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Spanish Pro-life Movement Not Intimidated by Hostilities by Bridget Ryder

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Spanish Pro-life Movement Not Intimidated by Hostilities

Maria Sanchez was standing on the sidewalk outside the Dator Clinic in Madrid, the largest abortion clinic in Spain, politely offering information to women who were entering the clinic. This was not the first time she had offered herself as resource for women seriously considering abortion, but it was the first day she had the police called on her. 

Sanchez, 26, works with HazTeOir and the Refugio ProVida, and has become accustomed to the intimidation and tactics of the pro-abortion movement to both stymie her work and deprive women confronting unplanned pregnancies of alternative resources.

Recently debuting on March 8th and strategically positioned across the street from the Spanish capital’s principal abortion clinic, the Refugio ProVida Centre is the pro-life and pro-family movement’s answer to an increasingly hostile environment created by the radical feminists of the current coalition government. 

The center, explains Sanchez, indeed offers a refuge to both women facing an unplanned pregnancy and those in the pro-life movement trying to offer them genuine help. Located on the ground floor of a high-rise apartment building, the space was rented by HazTeOir to serve as a logistics centre and practical work space for the various pro-life movements in the city. Inside, pro-life counsellors are available to talk with women about their pregnancies. A display on foetal development gives women a visible window into the reality of their pregnancies. Most of all, Sanchez explains, she and other counsellors simply talk to women “heart to heart.” From the street, the space is wrapped with a brightly coloured vinyl, showing a smiling baby and contact information. Even when the centre is closed, counsellors are available by phone and email. 

In just the first two months since it opened, over fifty women contacted the centre, either by phone, email, or simply walking in after a previous appointment at the abortion clinic. 

The need for such a space became clear earlier this year when a Spanish law that criminalized offering information about alternatives to abortion on the street went into force. Pro-life sidewalk counsellors do no more than the many other campaigners found in urban areas—offer a pamphlet or ask pedestrians if they have a minute to talk. Now, under Spanish law, in respect to abortion, such actions are penalized as assault and harassment, punishable by up to a year in jail. Most disconcerting, the charges can be filed by a third party.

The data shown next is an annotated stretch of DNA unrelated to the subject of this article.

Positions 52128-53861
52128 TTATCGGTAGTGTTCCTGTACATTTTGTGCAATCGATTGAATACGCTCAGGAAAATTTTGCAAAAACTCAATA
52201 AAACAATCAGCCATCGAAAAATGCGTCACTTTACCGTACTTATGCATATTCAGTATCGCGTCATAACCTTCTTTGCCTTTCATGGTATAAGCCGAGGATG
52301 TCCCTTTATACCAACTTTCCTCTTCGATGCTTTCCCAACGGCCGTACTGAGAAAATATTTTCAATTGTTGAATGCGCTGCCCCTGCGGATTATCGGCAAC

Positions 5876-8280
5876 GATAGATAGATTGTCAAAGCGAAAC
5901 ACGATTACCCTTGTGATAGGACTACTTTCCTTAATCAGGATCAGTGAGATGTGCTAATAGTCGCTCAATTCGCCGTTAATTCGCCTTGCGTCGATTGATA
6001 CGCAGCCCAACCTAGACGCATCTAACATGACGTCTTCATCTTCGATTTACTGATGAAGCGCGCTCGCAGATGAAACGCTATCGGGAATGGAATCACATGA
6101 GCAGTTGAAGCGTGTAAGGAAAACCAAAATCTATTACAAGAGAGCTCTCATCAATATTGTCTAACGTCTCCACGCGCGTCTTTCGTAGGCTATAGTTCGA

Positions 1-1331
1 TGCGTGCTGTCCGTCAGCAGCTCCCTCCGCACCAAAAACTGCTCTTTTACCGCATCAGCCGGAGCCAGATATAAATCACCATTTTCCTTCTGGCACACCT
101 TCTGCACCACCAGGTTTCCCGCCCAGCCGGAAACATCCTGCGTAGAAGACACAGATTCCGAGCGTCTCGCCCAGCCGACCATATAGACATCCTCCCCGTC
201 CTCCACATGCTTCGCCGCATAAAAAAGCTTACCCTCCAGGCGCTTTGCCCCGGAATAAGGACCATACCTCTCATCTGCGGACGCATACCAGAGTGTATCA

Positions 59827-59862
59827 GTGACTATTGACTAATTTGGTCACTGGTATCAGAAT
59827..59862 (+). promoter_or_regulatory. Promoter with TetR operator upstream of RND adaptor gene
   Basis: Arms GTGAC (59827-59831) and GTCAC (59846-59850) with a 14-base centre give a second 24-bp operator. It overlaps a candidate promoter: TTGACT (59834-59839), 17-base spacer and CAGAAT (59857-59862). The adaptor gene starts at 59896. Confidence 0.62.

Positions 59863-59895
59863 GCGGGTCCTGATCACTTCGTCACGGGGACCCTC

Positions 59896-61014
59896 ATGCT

One recent afternoon, Sanchez found herself suddenly subject to such threats. 

Though she most often works from the safety of the Refugio ProVida Centre, she and others have continued to take to the sidewalks. That afternoon in March, she and a colleague were quietly talking with a woman who was about to enter the clinic. Another woman passed by, stopped, watched, and took out her phone. 

After the first woman had politely thanked Sanchez for the information and entered the clinic, the passer-by turned to the two pro-lifers and, according to Sanchez, threatened to “break their teeth.”

The police then arrived, and as they were required to do by the emergency call, demanded to see the three women’s identification and register the incident. 

“But they [police] told us, don’t worry, this isn’t going to go anywhere,” Sanchez said.

True enough, the law stands mostly as a means of intimidation and libel against the pro-life movement. Sanchez believes that the radical feminists know that it could not stand a true legal test. 

“They know that when the first charges of assault come through, the pro-life movement will fight them and it won’t stand up in court,” she said. 

Though the incident happened weeks ago, nothing has come of it. No complaint about pro-life sidewalk counsellors has been registered by any of the women the counsellors had interacted with. 

The Refugio ProVida has also been subject to vandalism. Coinciding with the opening, Sanchez arrived several mornings to find the vinyl covering on the windows seriously damaged and marred with spray paint and radical messages. 

“They wanted to make the centre look uninviting and cover up the phone number,” Sanchez explained. 

Thanks to donations, the coverings were quickly replaced. 

The vandalism may have been encouraged through social media and the abortion clinic itself. Tweets decrying the opening of the Refugio ProVida office, and calling for “something to be done,” were retweeted on the account of the Dator Clinic in the days before the incidents. The CitizenGO Foundation has filed a suit against the abortion clinic. 

Sanchez and her colleagues keep going with undiminished spirit. Sanchez points out that the strident efforts of the pro-abortion movement to shut down those who would offer women real alternatives only shows that it’s radical feminism and abortion advocates that infantilise women. She, though, will keep working for their liberation. 

Bridget Ryder is Spain-based writer. She has written on politics, environment, and culture for American and international publications. She holds degrees in Spanish and Catholic Studies.